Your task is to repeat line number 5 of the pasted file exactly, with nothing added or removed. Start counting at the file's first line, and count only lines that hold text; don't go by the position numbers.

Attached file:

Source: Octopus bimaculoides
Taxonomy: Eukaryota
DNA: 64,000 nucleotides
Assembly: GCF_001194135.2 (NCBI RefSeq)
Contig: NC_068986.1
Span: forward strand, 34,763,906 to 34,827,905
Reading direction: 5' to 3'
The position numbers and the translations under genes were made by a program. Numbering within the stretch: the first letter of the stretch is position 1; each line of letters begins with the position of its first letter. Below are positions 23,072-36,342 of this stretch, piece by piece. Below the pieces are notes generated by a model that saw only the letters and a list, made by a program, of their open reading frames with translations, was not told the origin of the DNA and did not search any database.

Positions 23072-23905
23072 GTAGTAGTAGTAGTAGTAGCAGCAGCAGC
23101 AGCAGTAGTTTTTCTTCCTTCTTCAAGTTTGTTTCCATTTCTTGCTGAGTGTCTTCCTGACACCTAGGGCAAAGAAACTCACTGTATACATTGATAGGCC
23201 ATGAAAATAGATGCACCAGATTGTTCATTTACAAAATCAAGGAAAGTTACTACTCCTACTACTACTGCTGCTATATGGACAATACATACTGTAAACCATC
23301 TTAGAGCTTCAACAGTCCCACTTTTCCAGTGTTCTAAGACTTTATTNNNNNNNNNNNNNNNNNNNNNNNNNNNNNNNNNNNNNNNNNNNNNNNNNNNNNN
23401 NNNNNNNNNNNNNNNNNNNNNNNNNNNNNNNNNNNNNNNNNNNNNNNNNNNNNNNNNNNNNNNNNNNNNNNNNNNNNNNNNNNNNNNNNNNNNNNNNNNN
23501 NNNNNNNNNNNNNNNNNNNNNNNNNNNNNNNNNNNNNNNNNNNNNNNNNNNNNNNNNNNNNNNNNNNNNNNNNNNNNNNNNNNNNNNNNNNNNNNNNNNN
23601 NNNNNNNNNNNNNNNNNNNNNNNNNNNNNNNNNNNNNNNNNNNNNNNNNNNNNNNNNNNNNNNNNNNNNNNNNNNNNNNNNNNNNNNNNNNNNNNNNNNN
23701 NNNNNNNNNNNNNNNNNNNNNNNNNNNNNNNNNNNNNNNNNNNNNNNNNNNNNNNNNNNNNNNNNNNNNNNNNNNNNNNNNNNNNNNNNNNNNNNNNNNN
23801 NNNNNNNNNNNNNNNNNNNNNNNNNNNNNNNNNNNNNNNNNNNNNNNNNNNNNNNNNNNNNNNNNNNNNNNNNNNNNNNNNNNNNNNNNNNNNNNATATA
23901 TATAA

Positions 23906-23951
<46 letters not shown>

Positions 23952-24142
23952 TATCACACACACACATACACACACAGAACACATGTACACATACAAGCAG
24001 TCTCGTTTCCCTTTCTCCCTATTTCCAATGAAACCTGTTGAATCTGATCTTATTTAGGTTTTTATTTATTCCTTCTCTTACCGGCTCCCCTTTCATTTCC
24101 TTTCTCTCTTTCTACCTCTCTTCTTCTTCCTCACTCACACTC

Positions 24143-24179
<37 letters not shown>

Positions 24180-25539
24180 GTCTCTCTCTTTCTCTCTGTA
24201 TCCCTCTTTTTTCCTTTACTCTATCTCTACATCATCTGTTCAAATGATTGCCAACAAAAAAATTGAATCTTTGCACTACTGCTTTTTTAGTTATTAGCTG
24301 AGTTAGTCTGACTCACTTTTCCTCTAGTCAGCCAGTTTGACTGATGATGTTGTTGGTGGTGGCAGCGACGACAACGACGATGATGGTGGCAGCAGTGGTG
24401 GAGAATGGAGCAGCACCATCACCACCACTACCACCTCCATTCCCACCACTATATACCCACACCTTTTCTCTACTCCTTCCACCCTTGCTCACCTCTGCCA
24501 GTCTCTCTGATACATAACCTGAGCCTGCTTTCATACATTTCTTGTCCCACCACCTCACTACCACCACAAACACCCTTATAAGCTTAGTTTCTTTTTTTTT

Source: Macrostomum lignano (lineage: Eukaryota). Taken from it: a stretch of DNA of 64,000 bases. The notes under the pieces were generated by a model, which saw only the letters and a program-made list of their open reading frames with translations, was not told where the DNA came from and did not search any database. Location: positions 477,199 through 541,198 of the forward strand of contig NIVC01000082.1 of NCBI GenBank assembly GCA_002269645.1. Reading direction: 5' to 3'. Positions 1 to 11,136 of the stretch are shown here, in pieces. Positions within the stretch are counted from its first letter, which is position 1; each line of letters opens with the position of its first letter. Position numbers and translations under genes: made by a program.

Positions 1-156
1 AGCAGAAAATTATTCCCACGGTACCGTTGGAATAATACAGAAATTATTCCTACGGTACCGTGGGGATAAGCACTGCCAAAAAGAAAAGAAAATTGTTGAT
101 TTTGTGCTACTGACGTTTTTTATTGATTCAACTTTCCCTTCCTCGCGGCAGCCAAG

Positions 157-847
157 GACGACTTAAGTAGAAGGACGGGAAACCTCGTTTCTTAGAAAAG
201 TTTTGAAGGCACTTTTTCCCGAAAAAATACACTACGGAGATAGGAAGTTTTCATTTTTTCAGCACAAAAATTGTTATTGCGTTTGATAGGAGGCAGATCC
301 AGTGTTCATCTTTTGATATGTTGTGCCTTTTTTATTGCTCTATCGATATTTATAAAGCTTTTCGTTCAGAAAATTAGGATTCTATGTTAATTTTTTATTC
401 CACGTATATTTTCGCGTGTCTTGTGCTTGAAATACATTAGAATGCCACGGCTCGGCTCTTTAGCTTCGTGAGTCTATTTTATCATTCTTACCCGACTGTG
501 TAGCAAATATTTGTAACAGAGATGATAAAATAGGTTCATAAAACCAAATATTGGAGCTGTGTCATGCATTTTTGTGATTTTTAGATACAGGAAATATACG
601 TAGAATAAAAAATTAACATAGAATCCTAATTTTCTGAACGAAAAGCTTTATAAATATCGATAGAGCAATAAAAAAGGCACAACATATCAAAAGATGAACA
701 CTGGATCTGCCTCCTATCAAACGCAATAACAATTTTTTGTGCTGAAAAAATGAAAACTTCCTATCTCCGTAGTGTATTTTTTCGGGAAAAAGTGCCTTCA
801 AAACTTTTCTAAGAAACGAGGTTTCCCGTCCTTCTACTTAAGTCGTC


Contig: NC_068986.1